Ex-Congo warlord Ngudjolo appears in Hague court

THE HAGUE Mon Feb 11, 2008 10:37am EST

Congolese Mathieu Ngudjolo is seen at the International Criminal Court in The Hague February 11, 2008. REUTERS/Peter Dejong/Pool

Congolese Mathieu Ngudjolo is seen at the International Criminal Court in The Hague February 11, 2008.

Credit: Reuters/Peter Dejong/Pool

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THE HAGUE (Reuters) - Former Congo warlord Mathieu Ngudjolo appeared for the first time on Monday at the International Criminal Court, where he faces war crimes charges of murder, sexual slavery and using child soldiers.

Ngudjolo, who appeared in court in a dark suit and red tie, was the head of the Front of Nationalists and Integrationists (FPI) militia during a conflict in northeast Ituri Province that grew out of Congo's 1998-2003 war.

He was arrested last week and brought from the Democratic Republic of Congo (DRC) to The Hague, where the ICC is hearing cases against two other Congolese militia chiefs, Thomas Lubanga and Germain Katanga.

A court official read out Ngudjolo's arrest warrant, issued so he could be tried on three counts of crimes against humanity and six counts of war crimes. Formal confirmation of the charges has been scheduled for May 21.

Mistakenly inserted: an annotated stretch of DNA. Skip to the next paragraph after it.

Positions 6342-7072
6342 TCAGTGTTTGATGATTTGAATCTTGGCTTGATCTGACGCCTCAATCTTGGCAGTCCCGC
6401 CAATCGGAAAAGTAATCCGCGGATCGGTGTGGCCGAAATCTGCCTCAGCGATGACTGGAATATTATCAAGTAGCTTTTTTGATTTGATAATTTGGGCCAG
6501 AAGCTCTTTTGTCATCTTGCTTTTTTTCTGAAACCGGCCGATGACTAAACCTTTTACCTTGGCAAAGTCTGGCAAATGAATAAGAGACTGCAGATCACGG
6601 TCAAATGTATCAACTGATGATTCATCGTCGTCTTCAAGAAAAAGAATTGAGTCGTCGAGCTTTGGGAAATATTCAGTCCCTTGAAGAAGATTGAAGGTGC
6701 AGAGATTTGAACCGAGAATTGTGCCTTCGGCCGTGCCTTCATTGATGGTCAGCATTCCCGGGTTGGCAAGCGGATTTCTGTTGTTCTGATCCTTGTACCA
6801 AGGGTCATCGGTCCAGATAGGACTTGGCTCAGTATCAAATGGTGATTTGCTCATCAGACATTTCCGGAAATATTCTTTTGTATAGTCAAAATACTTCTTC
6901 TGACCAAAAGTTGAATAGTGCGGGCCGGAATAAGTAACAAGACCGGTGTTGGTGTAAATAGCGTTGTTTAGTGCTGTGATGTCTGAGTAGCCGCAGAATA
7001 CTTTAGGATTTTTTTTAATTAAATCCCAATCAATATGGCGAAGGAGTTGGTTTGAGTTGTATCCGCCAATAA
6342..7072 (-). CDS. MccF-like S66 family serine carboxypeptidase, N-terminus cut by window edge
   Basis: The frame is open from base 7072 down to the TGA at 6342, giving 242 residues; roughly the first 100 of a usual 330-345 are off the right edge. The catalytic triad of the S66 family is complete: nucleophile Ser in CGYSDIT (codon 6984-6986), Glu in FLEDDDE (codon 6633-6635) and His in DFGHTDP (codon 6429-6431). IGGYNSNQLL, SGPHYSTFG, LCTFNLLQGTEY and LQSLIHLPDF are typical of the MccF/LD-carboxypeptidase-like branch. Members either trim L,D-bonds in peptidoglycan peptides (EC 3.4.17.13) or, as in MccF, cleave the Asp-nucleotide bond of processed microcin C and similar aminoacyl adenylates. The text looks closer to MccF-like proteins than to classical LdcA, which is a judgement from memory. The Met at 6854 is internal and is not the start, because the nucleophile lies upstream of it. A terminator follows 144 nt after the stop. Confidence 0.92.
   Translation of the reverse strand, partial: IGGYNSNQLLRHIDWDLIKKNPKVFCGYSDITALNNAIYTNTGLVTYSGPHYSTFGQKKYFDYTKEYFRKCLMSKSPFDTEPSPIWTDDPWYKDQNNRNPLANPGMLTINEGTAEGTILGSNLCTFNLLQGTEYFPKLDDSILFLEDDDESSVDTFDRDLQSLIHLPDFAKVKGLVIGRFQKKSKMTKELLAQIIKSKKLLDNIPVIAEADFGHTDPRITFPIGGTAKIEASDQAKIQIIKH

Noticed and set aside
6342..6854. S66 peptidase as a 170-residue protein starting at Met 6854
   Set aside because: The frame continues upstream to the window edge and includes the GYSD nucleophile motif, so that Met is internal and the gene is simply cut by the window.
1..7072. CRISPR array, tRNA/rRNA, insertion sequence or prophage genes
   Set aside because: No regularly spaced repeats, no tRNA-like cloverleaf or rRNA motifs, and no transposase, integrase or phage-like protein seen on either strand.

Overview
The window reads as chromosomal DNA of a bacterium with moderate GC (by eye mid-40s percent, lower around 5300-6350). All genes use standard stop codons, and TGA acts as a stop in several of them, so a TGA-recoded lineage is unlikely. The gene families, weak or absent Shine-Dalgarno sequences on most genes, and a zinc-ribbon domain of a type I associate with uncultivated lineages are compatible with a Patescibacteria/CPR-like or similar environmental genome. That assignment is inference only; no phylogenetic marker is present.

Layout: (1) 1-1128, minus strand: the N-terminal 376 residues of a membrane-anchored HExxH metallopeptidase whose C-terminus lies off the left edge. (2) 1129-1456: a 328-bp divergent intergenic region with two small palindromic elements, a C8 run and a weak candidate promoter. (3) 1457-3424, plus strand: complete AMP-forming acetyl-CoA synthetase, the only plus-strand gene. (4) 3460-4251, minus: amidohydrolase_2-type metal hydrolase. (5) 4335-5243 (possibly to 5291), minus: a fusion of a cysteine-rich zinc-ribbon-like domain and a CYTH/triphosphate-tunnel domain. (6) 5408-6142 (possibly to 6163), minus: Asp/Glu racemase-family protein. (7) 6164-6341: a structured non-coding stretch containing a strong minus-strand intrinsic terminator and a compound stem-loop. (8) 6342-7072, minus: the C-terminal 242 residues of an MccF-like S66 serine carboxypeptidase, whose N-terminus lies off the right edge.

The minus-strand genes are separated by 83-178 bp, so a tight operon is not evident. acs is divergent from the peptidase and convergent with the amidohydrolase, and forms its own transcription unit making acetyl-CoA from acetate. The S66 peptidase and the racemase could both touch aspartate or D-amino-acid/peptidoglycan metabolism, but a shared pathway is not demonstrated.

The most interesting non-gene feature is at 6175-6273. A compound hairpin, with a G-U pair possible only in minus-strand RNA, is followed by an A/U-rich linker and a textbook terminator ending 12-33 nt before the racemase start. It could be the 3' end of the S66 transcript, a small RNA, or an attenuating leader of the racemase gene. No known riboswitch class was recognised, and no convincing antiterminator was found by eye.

"He is responsible for the murders of 200 civilians, looting, and reducing women and girls to sexual slavery," a spokesman for the court said when he was arrested.

Ngudjolo's lawyer, Jean-Pierre Kilenda Kakengi Basila, asked that the trial be dismissed, as Ngudjolo had already been acquitted of similar charges by a court in the DRC.

"That tribunal acquitted my client," Kakengi Basila said. "This case is inadmissible."

Ngudjolo, in an opening statement, complained of leg cramps during his flight from Kinshasa, the lack of an interpreter for his preferred language of Lingala and his food.

"The cooking, the Dutch cooking! Dutch cooking is not suitable," Ngudjolo told the court.

More than 70,000 people were killed in ethnic conflicts that grew out of the war, and a United Nations peacekeeping mission was sent last year to help the newly elected government restore order to the region.

Lubanga, who was taken into custody in 2006, is due to be tried from March 31 on charges of recruiting children under the age of 15 to kill members of another ethnic group.

Katanga, another Ituri ex-militia leader, is accused of murder, sexual slavery and using child soldiers.

Ngudjolo's arrest comes as the government of President Joseph Kabila is attempting to bring to an end a decade of violence in Congo that experts estimate has killed 5.4 million people, mainly through hunger and disease.

(Editing by Catherine Evans)

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